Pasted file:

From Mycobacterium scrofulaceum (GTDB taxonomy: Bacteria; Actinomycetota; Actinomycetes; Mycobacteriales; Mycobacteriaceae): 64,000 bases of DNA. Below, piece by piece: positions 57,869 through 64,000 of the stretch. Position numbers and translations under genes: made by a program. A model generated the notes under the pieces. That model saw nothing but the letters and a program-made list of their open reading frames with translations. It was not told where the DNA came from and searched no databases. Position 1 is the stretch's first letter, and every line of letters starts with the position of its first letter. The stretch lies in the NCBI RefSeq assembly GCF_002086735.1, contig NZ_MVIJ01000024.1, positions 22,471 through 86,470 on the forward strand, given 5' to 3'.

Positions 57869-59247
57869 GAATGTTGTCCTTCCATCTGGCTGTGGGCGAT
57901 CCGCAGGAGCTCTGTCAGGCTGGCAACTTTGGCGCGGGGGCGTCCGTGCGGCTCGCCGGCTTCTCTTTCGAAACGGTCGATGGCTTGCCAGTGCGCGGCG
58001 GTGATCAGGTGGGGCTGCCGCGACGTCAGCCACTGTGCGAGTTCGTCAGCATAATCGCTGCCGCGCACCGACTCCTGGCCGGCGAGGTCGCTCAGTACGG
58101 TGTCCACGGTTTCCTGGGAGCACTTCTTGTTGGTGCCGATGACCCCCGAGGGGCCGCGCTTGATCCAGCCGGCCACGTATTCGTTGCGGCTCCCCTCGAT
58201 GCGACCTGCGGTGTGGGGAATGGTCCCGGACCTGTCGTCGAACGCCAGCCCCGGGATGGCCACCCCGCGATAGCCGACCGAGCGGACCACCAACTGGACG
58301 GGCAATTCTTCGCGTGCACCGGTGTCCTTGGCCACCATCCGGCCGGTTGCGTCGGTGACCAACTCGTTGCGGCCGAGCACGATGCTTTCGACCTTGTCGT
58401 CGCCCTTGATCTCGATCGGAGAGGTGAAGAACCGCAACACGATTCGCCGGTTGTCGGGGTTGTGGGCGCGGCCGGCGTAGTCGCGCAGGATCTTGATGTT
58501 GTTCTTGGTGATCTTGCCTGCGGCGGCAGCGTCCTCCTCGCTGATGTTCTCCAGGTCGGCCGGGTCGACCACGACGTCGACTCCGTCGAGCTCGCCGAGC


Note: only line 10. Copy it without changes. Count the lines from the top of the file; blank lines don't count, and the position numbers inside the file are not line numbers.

58501 GTTCTTGGTGATCTTGCCTGCGGCGGCAGCGTCCTCCTCGCTGATGTTCTCCAGGTCGGCCGGGTCGACCACGACGTCGACTCCGTCGAGCTCGCCGAGC